And yet, I rose. Perhaps the only thing to bring me joy in this period was Wagner. Brian Magee has some frightening words on the subject: because his work ‘makes possible a passionate warmth and fulness of emotion without personal relationships’ it has ‘a special appeal for the emotionally isolated or repressed: Nietzsche; Proust living alone in his corklined room; Albert Schweitzer, who turned his back on the Western world to live out his life in Africa; Bernard Shaw, under-sexed and unable to relate to others except through ideas…’ So it was with me, alone in my own room, failing in the quest for the Historical Jesus (I was supposed to be studying for my NT paper at the time), and relating to others most easily precisely through ideas.

I could also see myself in Wagner. Most particularly, I saw myself in the character of Wotan. He too was proud, he too failed to handle personal relationships. He deceived himself, and was thus left anxious and alone, wholly unenthused with reality. In his plight I found my own, lavishly orchestrated, thrillingly harmonised. So thoroughly did I identify with Wotan that I grew his beard, as depicted on Sir John Tomlinson in Barnenboim’s cycle from the early 90s.

Wotan and The Ring end in proverbial catastrophe, but that is not where Wagner himself ends. Over the course of the cycle, Wotan’s presence recedes, while his story continues in his descendents: Siegmund and Sieglinde, Siegfried and Brunhilde. That story recognisably extends on into Wagner’s final work, Parsifal, in which the fearless fool Siegfried is transfigured into the pure fool Parsifal. Wagner tried and failed to provide a solution to Wotan’s plight within the world of The Ring. In the new world of Parsifal, he tried again and succeeded.

The solution is an embarrasingly simple one: love. That had been the intended solution in The Ring, but as Wagner himself admitted, love as conceived within The Ring (and, for that matter, Tristan and Isolde) proved to be utterly destructive. The fix was to imagine a better kind of love. The fix was agape. Parsifal is made wise through compassion. He owns his failures and seeks the good of others at great personal cost. He is shaped by a community bound by ideals of service and sustained by a ritual common meal in which the transcendent is made immanent. You don’t have to be studying for a degree in theology to see that the solution to Wotan’s plight, and so my own, on which Wagner settled was essentially the same solution that Christianity has offered to the human condition in general for the last two thousand years. The degree in theology helped, though (particularly Zizioulas in Being and Communion, which is weird given how useless he is in most respects).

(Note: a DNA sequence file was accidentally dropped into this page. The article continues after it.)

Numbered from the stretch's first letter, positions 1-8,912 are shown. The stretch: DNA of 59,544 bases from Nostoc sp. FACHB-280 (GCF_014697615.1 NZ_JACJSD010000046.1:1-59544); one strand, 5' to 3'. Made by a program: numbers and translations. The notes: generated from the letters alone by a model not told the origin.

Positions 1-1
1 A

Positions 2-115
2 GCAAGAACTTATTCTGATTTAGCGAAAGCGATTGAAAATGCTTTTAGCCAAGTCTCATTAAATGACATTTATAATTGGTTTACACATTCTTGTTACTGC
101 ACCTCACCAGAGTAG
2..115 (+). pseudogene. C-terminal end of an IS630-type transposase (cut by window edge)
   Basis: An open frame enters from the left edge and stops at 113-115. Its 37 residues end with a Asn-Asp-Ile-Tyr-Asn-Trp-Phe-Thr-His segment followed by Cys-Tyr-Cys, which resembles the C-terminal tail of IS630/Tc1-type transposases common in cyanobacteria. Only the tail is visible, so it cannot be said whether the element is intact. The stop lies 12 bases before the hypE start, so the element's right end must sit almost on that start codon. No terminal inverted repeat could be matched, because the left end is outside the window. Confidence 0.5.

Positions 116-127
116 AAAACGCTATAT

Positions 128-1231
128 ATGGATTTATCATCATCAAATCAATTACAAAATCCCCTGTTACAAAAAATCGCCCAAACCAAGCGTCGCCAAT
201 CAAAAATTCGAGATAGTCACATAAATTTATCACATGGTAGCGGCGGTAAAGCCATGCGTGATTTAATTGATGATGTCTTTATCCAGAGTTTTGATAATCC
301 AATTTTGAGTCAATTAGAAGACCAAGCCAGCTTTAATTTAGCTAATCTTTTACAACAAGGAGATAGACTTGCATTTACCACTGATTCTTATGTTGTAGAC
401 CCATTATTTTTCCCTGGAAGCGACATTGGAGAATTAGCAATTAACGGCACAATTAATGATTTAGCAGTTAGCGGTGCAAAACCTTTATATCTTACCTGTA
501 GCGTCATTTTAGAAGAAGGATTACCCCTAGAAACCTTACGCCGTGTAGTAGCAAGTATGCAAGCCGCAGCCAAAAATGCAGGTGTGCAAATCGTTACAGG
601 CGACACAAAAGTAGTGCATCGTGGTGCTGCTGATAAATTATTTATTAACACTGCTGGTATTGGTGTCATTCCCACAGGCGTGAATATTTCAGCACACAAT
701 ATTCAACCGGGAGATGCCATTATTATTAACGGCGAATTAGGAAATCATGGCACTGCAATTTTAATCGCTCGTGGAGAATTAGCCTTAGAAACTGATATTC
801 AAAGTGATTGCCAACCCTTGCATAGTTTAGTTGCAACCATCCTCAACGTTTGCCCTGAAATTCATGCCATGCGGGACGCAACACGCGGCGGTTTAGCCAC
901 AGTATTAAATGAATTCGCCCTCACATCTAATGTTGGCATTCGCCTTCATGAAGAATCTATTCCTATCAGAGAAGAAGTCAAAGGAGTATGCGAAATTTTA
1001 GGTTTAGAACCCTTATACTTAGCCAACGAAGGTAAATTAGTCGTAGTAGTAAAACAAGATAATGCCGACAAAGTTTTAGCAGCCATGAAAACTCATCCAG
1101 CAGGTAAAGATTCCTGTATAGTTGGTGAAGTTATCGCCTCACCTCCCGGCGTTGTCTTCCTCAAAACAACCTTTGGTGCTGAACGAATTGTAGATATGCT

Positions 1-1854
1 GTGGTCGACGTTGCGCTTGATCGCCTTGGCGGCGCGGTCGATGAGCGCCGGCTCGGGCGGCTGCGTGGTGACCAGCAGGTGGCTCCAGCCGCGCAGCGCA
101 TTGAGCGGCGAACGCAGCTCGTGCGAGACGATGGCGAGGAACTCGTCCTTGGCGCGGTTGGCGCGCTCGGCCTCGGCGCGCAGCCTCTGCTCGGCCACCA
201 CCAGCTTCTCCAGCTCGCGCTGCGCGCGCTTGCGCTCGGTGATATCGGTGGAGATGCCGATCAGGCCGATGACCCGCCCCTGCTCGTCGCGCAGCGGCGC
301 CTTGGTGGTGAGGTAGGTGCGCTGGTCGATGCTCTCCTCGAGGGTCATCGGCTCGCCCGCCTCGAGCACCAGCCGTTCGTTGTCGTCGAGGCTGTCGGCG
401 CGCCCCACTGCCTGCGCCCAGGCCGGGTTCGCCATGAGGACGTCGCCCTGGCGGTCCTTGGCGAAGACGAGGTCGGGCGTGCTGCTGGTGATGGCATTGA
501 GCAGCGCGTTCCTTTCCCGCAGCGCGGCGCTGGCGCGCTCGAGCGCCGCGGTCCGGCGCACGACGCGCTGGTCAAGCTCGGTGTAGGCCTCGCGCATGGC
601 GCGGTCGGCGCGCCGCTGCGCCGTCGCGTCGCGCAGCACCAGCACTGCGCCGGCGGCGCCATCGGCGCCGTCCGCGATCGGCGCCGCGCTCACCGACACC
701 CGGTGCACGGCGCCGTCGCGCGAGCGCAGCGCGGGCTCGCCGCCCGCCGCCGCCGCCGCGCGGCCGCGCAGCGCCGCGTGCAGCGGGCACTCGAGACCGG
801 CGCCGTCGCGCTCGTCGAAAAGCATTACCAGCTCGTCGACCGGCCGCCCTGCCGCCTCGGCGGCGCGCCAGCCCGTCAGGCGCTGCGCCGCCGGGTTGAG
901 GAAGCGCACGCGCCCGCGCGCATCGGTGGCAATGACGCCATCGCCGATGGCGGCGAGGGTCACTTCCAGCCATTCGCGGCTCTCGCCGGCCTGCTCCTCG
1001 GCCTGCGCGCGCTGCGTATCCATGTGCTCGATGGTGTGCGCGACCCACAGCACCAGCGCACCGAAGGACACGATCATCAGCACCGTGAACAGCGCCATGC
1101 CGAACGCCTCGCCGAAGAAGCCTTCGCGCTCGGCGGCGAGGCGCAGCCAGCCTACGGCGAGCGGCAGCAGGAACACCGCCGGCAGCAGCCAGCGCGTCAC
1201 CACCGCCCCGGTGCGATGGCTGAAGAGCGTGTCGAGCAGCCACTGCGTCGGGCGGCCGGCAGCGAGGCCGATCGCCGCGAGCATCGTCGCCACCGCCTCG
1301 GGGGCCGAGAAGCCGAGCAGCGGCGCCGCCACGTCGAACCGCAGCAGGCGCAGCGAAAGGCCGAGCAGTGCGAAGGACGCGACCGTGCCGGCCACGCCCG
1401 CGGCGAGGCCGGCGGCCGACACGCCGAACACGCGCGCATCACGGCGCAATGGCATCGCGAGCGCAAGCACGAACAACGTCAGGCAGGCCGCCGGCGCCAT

Of course, I already knew what the Church taught. I knew what the Beatles sang. As I say, it is some ways an embarrasingly simple solution. If you’d asked me before I started listening to Wagner whether The Beatles had got it right, I would probably have said yes, albeit with the obvious caveats that my philosopher’s mind can hardly help making. But I had to look back from Wotan to myself, both dying of pride, both failing to sustain personal relationships, to recognise what the absolute primacy of agape really means in both principle and practice.

Sustained by the beauty and the truth that Wagner offered, I began slowly to revive. I returned to my studies, which included a great deal of the philosophy of religion. I reintegrated into college life, nowhere more consistently than in chapel, which came to mean more and more to me. I already found God interesting, in the terms so well explored recently by my friend Jem Bloomfield. In my studies, I had come to find God plausible. Not rationally inescapable, by any means. But, as David Lewis observes, knock-down arguments are hard to come by in philosophy. The one thing remaining was to start praying for myself. I did, and it worked, in that I had something new to sustain me. I found the wonderful St. Bene’t’s Church back in Cambridge, and for a while moments of absolute conviction interspersed with renewed doubt. Finally, I allowed myself to be bombarded by the heavy artillery of OICCU. At the end of their mission week, the eyes of the room were closed and I raised my hand to acknowledge my Lord and Saviour. They had the satisfaction of winning me for Christ, I had the satisfaction of affirming catholically the centrality of the body and the incarnation.

Jesus hasn’t made me any more extraverted or conscientious (nor, indeed, has Wagner). When I fail, however, I am able to process my failure, and confidence in God’s mercy helps me do that. I make much more of an effort to connect with others, and the belief that God became human in order to connect with me and with them helps me to do that. But, as Bill’s Pascal argues, there are no shortcuts out of self-deception. It requires something like an ongoing process of religious conversion. I take myself to be called continually to repentance, to the renewed affirmation of the absolute primacy of agape. And so I’ve inched closer to living out the absolute primacy of agape. Now I’m not anxious and I’m not alone, and I am pretty well enthused with reality. I was dead, and behold I am alive: as I believe, forevermore.